Synesthesia, a surprisingly common sensory phenomenon.
Synesthesia is the phenomena of when sensory input is crossed in the brain resulting in such sensations as smelling colors and seeing scents. “Unlike color generated from light waves or odors generated by chemical compounds, color, smell, sound, taste and touch that is experiences by synesthetes is generated by a physical stimulus that for most of us is entirely unconnected to its induced sensation,”1. Synesthetes are usually highly intelligent people who use their difference to help them learn, thus making them a very good candidate for sensory evaluation. However, this different brain wiring can be a particular problem in sensory evaluation because it is a phenomenon that will influence responses for panelists. Though it seems that synesthetes would be unable to give valid input into studies for sensory analysis; their brain paths, like that of other people, do not readily change. Thus a synesthete can be incorporated into testing by simply using their ability and working with it. Say they taste cinnamon whenever there are red lights, this would be an issue because when testing color sensitive samples the lighting will usually be red, thus the subject will always taste cinnamon in the sample, the participant could be blindfolded and test the samples that way instead.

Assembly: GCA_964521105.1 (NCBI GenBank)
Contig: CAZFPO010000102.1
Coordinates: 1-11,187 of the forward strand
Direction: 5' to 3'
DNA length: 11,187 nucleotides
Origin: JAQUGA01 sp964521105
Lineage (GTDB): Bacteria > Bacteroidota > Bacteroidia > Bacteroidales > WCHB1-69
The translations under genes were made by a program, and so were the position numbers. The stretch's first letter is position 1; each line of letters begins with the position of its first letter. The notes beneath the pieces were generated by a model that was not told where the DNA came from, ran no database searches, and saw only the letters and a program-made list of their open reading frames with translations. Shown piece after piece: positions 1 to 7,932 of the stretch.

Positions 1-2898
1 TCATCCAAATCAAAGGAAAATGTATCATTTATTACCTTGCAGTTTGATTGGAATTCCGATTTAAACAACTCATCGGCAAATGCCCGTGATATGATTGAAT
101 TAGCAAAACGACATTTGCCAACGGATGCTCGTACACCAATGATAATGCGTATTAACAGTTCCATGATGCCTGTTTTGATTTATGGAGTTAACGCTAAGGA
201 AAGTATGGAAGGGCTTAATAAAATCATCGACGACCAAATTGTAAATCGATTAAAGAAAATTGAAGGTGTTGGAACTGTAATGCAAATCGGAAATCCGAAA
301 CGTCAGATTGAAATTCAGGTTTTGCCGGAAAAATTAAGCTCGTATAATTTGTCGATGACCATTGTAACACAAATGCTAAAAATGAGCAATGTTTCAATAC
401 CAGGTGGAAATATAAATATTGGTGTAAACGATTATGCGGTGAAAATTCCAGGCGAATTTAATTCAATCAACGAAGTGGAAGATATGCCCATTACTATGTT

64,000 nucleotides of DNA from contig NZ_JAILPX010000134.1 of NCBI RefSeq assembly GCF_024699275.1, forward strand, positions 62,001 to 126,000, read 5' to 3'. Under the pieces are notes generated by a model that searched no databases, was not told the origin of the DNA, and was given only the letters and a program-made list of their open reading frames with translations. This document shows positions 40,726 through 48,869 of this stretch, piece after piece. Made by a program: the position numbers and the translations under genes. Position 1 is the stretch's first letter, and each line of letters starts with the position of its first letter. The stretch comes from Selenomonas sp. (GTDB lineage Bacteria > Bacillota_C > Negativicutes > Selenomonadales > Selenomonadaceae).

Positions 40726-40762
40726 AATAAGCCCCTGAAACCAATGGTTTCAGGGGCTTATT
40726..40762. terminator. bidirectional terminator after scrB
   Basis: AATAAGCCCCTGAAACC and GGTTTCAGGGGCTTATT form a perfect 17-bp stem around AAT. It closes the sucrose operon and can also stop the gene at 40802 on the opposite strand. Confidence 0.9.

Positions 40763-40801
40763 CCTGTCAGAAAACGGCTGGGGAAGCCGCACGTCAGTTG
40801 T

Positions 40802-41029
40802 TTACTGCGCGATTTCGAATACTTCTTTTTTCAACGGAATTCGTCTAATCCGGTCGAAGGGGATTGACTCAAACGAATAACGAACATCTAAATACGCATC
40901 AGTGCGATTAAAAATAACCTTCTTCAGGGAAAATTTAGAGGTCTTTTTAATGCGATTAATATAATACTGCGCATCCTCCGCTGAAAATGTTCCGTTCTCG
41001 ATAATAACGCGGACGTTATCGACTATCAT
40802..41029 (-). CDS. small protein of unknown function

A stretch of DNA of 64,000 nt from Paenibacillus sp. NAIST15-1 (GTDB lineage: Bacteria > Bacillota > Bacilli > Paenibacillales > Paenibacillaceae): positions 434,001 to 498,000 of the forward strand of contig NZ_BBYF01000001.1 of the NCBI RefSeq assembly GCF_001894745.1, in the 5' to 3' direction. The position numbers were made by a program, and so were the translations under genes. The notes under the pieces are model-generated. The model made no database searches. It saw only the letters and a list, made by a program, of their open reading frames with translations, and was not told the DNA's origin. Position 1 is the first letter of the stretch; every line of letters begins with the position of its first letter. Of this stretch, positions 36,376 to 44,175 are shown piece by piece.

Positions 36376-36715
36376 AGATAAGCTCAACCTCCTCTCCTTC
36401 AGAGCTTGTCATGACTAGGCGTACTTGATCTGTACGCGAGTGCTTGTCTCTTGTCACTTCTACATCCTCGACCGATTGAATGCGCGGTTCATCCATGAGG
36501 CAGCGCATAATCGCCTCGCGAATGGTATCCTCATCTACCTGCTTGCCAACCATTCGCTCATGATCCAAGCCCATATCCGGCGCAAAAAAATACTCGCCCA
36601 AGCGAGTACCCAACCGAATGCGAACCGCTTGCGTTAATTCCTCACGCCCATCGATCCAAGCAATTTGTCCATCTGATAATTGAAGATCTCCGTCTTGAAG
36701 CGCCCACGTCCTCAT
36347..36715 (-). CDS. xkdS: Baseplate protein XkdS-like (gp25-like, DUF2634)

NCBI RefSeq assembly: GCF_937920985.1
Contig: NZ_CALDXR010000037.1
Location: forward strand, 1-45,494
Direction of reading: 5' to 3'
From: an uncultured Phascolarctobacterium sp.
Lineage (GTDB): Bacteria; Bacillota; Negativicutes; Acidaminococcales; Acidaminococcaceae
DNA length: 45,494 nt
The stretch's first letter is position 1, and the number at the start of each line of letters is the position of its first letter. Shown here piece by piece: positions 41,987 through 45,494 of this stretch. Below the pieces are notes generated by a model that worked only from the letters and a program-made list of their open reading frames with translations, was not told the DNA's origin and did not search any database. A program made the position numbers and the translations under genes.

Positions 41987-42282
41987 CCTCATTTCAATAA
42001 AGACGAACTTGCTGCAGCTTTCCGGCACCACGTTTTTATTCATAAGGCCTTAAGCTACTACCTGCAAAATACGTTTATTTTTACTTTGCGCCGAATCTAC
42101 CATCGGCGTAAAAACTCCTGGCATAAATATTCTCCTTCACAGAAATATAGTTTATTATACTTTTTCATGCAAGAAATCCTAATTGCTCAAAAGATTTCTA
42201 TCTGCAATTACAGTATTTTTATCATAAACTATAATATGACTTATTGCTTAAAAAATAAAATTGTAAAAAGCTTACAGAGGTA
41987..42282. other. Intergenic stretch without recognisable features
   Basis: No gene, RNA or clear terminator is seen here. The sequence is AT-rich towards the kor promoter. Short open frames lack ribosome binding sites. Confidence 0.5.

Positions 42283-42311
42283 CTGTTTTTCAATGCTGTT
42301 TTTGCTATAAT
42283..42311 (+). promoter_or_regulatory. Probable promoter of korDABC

1 Robertson, Lynn C. and Naom Sagiv. Synesthesia: perspectives from cognitive neuroscience. New York: Oxford University Press, 2005.